Scream: a crusty, lazy comeback for Ghostface

REVIEW / FILM REVIEW – Eleven years after the fourth installment of the saga, Ghostface is back in “Scream”. As in the previous opus, the killer attacks a gang of young people helped by Sidney, Gale and Dewey. The rules of the killing game have changed, openly assures the film. A promise on which spectators should not count …

Scream : back to basics

Fans of Scream know the song by heart. A house in the small town of Woodsboro, a teenage girl alone at home and an evening disrupted by a phone call with a strange individual. The conversation starts normally, turns to horror movies and panic sets in when the voice at the end of the handset reveals that she is about to slaughter the designated victim. Fifth installment in a franchise that was self-sufficient as a trilogy – before Wes Craven returned to twist the slasher codes for his final feature film – Scream takes up the iconic opening of the first shutter.

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But as the victim Tara emphasizes, the only character to arouse any attachment and embodied by Jenna Ortega (who was already the only interest of The Babysitter : Killer Queen), the 90s are far away. Fashion is now inelevated horror, these horror films with a complex subtext, to which Scream would not belong. This introduction thus promises a return to a brutality without name, to murders which try and to a self-analysis offering a complicity with the spectators as well as a delicious irony.

Tara (Jenna Ortega) – Scream © Paramount Pictures

The footage also shows directors Matt Bettinelli-Olpin and Tyler Gillett (Wedding Nightmare) understand and appreciate the codes of the saga. The permanent games on the countless doors, the management of space which widens the corridors of a much smaller house seen from the outside to amplify the anguish of the internal pursuit between the killer and his victim, the pain of the blows knife … Everything is there and this fifth part begins rather well, or at least in a classic way if we put aside the fact that the heroine survives. Very quickly, everything collapses.

An over-explanatory scenario

There are many justifications in Scream. Before the essential box “For Wes” which obviously summons the emotion of the fans and tries to make people forget the two interminable hours which have just passed, they reach their climax during a discussion. All the suspects as well as the potential victims are then gathered in a living room and exchange on the operation of the franchise, but also on the interest of pursuing it with a “requel”, association between “reboot” and “sequel”.

Cleverly, the screenplay written by James Vanderbilt and Guy Busick (not Kevin Williamson) tackles the Hollywood-inspired breakdown, the need to bring back iconic heroes and shatter myths. The usual film lover of the band praises without directly naming the film the risks taken by Rian Johnson in Star Wars Episode VIII: The Last Jedi.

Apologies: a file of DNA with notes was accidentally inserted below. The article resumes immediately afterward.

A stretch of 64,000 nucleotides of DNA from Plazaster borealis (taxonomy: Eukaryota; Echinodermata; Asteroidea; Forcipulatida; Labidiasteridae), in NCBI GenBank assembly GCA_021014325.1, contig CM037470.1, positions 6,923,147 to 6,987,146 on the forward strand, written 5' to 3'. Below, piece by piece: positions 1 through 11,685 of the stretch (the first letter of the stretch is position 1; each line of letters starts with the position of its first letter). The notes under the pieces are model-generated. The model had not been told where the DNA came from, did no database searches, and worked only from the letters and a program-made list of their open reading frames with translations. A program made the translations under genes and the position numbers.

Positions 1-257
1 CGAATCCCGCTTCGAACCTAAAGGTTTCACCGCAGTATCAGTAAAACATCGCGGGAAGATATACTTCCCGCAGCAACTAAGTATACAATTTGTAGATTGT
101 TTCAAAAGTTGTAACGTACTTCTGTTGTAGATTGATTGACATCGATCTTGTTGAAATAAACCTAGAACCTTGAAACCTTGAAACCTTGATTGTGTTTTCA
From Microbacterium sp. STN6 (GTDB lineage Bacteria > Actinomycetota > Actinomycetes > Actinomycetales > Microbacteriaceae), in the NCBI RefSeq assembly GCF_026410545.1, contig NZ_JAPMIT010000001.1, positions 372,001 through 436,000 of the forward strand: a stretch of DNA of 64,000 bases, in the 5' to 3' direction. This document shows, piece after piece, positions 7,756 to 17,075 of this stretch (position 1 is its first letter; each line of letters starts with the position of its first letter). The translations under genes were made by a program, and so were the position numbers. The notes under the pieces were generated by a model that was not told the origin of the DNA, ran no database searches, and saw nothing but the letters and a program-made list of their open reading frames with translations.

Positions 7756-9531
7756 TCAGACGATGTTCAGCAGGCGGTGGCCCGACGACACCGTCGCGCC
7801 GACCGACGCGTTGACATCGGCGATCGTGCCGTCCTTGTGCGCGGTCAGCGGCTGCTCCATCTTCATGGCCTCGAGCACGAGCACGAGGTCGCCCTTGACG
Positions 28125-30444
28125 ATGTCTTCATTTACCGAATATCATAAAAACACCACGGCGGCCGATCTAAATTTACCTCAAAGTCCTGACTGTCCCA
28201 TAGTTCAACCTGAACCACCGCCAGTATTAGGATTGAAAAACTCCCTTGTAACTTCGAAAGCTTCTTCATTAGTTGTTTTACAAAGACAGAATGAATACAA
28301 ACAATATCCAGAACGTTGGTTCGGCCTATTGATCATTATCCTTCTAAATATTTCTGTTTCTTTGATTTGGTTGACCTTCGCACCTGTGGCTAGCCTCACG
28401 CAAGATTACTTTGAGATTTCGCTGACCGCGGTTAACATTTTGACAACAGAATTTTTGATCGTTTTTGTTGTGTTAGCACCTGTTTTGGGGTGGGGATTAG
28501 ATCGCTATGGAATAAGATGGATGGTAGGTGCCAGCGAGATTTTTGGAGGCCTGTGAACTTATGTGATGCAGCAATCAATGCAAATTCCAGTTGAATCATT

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Scream © Paramount Pictures

Risks that Scream does not take at any time, except perhaps during a central murder where only the stupidity of a character who lacks considerably in consistency jumps out in the eyes of the spectator, which completely destroys the symbolic aspect of the act. The rest of the time, the feature just repeats well-known situations by stretching them excessively. Rehearsals have always been at the heart of the saga. However, they assumed their openly comedic leanings and succeeded in thwarting the expectations of the spectators during the performances. Here, it is more the absences of the killer that surprise rather than his appearances, for the most part unsuccessful and rarely causing fear.

Laziness in the service of filthy cynicism

Scream therefore spends more time trying to explain his real purpose instead of proving that he has one. In the third act, a character ensures for example that this time, the story has real issues and that the revelation of the killers is finally surprising.

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Sidney Prescott (Neve Campbell) – Scream © Paramount Pictures

Stakes and surprises that the spectator keeps looking for once the end could not be more consensual pass. Apart from the development, which again goes through over-explanatory dialogues, of a relationship between two sisters played by Jenny Ortega and Melissa Barrera, the film tells absolutely nothing. No need to wait for anything from Sidney (Neve Campbell), Gale (Courteney Cox) and Dewey (David Arquette), poor props stripped of all substance.

A few minutes later, this same character launches into a speech that ridicules fans too attached to the franchise. What to make fun of part of the audience by hiding behind an irony never mastered, which it absolutely does not hide the cynicism of the company. Scream be happy with badly parody what it represents rather than attacking his time, which nevertheless offered him material. Apart from the centralized closure of a house during the introductory scene, the feature film does not play on new technologies or societal issues, preferring to take refuge behind a facade subversion. And liters of blood are by no means enough to fill the blatant lack of wickedness of this ersatz of its predecessors, who surpass it without any difficulty.

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Scream by Matt Bettinelli-Olpin and Tyler Gillett, in theaters January 12, 2022. Above the trailer. Find all our trailers here.

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